The Letter encourages rape survivors to speak out
The friends featured thus far on Freeform's The Letter have undergone a few notable challenges regarding body image and separation anxiety, but on the whole, viewers have had a hard time connecting with people who seem privileged and, frankly, spoiled. That all changed tonight, when viewers were introduced to an aspiring musician who has been held back by memories of the horrific rape she suffered five years ago at the hands of somebody she thought she could trust.
Samara received one of the kindest and most understanding notes I've seen thus far on The Letter. Most of the show's other letters have delivered tough love to people who really need a kick in the butt. That's not exactly what Samara needed, however. She needed encouragement, yes, but of a gentler variety. That's exactly what she received in a letter mentioning how incredibly brave she is and how much potential she has as a musician.
Samara's letter may have been a bit gentler than the others featured thus far on Freeform's new show, but it also included one of the toughest challenges: Meet with other rape survivors, and instead of simply listening, speak up. Samara was also told to take another look at the music she wrote shortly after she was raped. She's been understandably reluctant to share these songs with the world, but her friend believes that this would deliver the healing she so desperately needs.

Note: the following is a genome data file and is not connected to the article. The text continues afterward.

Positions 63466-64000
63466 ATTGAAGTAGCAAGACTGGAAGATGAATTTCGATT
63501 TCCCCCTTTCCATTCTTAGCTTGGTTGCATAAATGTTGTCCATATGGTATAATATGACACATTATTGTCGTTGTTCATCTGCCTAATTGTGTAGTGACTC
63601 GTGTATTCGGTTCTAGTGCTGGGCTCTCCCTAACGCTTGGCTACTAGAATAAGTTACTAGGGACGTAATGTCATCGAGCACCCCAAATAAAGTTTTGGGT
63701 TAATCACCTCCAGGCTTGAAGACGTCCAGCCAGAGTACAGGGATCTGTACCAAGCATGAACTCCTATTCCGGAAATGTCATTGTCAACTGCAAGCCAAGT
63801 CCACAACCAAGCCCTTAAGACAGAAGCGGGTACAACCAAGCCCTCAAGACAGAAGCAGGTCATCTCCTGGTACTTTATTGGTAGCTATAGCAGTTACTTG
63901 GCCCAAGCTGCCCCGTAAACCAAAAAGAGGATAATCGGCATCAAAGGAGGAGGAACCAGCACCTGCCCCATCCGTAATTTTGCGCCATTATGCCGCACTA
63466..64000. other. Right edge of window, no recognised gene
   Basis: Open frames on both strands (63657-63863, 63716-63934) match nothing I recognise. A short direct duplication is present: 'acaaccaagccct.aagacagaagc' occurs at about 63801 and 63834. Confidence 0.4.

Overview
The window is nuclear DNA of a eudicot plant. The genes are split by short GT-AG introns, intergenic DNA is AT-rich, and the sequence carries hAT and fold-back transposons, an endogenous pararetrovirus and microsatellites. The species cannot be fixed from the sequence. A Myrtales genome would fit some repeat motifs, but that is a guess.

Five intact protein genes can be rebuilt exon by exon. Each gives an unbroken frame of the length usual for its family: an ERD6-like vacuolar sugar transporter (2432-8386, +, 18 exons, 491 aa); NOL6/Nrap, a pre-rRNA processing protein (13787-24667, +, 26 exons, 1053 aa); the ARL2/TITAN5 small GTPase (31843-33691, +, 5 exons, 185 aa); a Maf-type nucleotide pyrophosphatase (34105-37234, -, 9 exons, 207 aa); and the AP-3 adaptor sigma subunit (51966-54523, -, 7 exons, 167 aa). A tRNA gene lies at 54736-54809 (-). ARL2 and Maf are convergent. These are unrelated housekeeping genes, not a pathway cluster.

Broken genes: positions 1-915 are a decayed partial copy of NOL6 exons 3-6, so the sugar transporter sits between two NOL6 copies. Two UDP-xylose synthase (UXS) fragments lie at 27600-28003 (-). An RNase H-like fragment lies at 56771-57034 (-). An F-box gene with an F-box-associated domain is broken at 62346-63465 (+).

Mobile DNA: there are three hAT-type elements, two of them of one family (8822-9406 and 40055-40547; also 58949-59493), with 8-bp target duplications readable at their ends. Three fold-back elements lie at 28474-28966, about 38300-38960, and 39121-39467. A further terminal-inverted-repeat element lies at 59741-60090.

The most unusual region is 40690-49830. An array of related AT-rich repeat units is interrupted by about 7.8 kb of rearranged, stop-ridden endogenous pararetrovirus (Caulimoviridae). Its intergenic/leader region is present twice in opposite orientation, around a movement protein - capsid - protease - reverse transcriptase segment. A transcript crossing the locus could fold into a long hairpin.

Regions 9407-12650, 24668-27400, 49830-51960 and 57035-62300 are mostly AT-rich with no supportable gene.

Turns out, Samara's friend was right! Not only was she able to share her story, she actually sang in front of an entire group of survivors, as well as several of her friends. Being vulnerable was not easy, but she eventually realized that it was worth it. Her performance was one of the most touching I've seen on any television show — and therefore, far more memorable than anything I saw this week on The Voice.
Not every rape survivor is lucky enough to have such supportive friends as those featured on The Letter. If tonight's episode has taught me anything, it's that there's a need for more survivor groups like the one Samara visited. The more support survivors receive, the more likely they are to let out those difficult emotions and move forward. I hope tonight's episode will help viewers in Samara's position gain the courage to speak out.